Have you met Anna from Ikea? I have noticed a new trend of automated computer agents greeting me at commerical sites, graciously offering their assitance and procuring a chat window to personally assist my shopping experience. "Anna" is one such agent represented on the IKEA site by a smiling brown-haired, fair skinned avatar wearing a headset and IKEA shirt. The proliferation of these agents in online shopping sites, search engines, and online education practices has led me to explore the notion of anthropomorphizing computer agents and unpack the values systems and cultural frameworks that underlie such representations. This blog post is a brief probing of agents and anthropomophization.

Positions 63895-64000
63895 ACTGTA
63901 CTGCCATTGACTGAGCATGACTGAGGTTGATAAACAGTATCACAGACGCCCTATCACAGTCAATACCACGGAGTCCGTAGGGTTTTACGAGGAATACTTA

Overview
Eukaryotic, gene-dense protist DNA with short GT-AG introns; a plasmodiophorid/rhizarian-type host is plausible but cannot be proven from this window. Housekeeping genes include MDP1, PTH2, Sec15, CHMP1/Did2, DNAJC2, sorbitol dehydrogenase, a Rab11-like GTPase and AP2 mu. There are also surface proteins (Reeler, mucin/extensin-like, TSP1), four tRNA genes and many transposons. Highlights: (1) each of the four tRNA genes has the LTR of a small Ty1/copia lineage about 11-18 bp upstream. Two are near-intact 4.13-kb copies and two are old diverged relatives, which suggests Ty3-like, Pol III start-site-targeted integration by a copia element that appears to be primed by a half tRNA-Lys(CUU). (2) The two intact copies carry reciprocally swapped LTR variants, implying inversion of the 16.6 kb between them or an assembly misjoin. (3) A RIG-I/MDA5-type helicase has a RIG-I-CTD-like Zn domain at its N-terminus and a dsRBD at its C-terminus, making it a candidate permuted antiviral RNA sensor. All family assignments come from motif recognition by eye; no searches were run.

Brenda Laurel (1997) claims that an agents is “any person or institution who is empowered by us to take action on our behalf (p. 212).” She identifies four kinds of computer-related tasks where agents may appropriately “provide expertise, skill, and labor (p. 212).” The first of these tasks is information, generally comprising navigation and browsing functions, information retrieval, and the sorting, organizing and filtering of data. Agents are also adept at performing work functions such as reminding, programming, scheduling, advising. Learning is the third skill-set appropriate for agents and includes coaching, tutoring, providing. Lastly, agents are used in entertainment and are found in gaming situations performing, playing with and against human users. According to Laurel, agents’ work is appropriate in these instances because these tasks either require complex algorithmic solutions or “complete parametric specification by the human user (p. 212).”